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The problem with DUI field sobriety tests

For decades, American law enforcement has used field sobriety tests on suspected drunk drivers. They have the support of the U.S. National Highway Transportation Safety Administration (NHTSA), which has authorized three “standardized” tests that it says are reliable indicators if a driver is under the effects of alcohol or drugs.

The truth is, these tests are less scientific and often less accurate than a breath or blood test. If the officer who pulled you over administers field sobriety tests improperly, you might end up getting arrested even though you did not break the law.

The standardized and non-standardized field sobriety tests

The three standardized tests are:

  1. Horizontal gaze nystagmus (HGN) test
  2. Walk-and-turn test
  3. One-leg stand test

For the HGN test, the officer will pass a pen, finger or other object across your gaze and order you to follow it with your eyes. If your eyes do not move from side to side smoothly, this is supposed to be a sign of intoxication. The walk and turn test involves walking heel-to-toe for nine steps, turning and walking back the same way. That and the one-leg stand test are supposedly indicators of whether your balance, coordination and ability to follow instructions are being affected by alcohol.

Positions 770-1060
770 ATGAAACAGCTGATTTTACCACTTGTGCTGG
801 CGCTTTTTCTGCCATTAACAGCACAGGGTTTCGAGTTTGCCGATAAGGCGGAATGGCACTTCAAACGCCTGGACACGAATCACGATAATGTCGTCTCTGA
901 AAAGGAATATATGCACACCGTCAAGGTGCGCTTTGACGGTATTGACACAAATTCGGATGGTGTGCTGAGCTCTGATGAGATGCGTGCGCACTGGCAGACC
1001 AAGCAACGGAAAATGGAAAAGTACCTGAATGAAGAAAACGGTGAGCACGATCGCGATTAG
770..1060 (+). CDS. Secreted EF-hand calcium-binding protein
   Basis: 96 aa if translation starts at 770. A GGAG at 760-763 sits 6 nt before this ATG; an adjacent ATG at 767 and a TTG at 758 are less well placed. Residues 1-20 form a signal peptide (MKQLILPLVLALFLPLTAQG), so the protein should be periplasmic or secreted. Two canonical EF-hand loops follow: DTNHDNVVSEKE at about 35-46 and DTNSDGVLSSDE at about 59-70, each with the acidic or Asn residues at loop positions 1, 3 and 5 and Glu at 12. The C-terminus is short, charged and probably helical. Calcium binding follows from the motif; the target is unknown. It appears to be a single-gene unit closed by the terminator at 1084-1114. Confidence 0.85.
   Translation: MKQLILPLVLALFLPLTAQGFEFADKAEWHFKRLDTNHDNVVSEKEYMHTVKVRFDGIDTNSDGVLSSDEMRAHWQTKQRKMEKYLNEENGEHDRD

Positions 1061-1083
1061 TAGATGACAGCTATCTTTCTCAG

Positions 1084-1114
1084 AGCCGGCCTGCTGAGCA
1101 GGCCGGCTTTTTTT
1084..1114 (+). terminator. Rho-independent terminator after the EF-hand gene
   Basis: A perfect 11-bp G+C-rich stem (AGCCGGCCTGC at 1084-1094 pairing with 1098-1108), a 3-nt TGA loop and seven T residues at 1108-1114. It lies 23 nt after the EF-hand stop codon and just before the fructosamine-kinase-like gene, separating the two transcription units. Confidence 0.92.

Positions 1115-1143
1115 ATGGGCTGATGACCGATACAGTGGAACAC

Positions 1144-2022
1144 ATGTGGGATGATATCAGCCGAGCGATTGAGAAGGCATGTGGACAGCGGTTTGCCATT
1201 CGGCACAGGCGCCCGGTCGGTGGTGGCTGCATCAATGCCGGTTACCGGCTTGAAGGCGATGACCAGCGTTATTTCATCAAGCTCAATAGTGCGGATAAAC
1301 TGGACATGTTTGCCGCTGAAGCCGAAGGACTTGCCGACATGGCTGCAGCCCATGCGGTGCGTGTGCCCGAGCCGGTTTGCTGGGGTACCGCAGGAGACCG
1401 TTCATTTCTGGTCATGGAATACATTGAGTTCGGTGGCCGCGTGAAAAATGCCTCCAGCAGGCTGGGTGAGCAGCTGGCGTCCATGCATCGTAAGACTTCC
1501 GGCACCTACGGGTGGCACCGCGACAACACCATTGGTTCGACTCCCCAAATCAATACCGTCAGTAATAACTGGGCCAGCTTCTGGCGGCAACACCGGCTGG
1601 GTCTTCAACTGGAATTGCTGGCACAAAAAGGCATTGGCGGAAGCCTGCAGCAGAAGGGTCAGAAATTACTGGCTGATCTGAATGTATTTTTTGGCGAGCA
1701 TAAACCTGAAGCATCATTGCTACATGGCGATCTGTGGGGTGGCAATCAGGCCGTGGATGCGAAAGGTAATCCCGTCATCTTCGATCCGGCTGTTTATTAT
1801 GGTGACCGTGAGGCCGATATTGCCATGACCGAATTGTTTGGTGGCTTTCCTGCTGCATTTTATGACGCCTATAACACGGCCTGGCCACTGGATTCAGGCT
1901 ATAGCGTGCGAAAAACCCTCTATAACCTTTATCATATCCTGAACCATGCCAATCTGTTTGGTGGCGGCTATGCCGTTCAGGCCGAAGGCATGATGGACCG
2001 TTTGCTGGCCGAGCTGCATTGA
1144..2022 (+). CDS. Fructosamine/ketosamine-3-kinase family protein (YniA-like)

In addition, California police often use “non-standardized” tests like the finger-to-nose test (where you close your eyes, hold your arms out to your sides and touch your nose with each hand three times) and the Rhomberg balance test (where you stand with your feet together, eyes closed and head tilted back, until you believe 30 seconds have passed).

Subjective tests

The biggest flaw with field sobriety tests is that they rely on the police officer’s judgment. With a breath test or blood test, assuming they were correctly administered and the machine functioned correctly, you get an accurate reading of your blood-alcohol concentration at the time of the test. Not so with field sobriety tests. It is up to the officer whether you pass or fail a test. An inexperienced or incompetent cop or deputy could decide a sober person is intoxicated.

Another problem is that several things can make a person “fail” a field sobriety test besides drugs or alcohol in their system. Things like weather, the slant of the road, the driver’s age, disability status and nerves can all come into play. But if the officer administering the tests does not recognize what really made you stumble or lose your balance, they might arrest you unfairly. Then you will have to challenge the evidence in court and fight to get the DUI charges reduced or dismissed.

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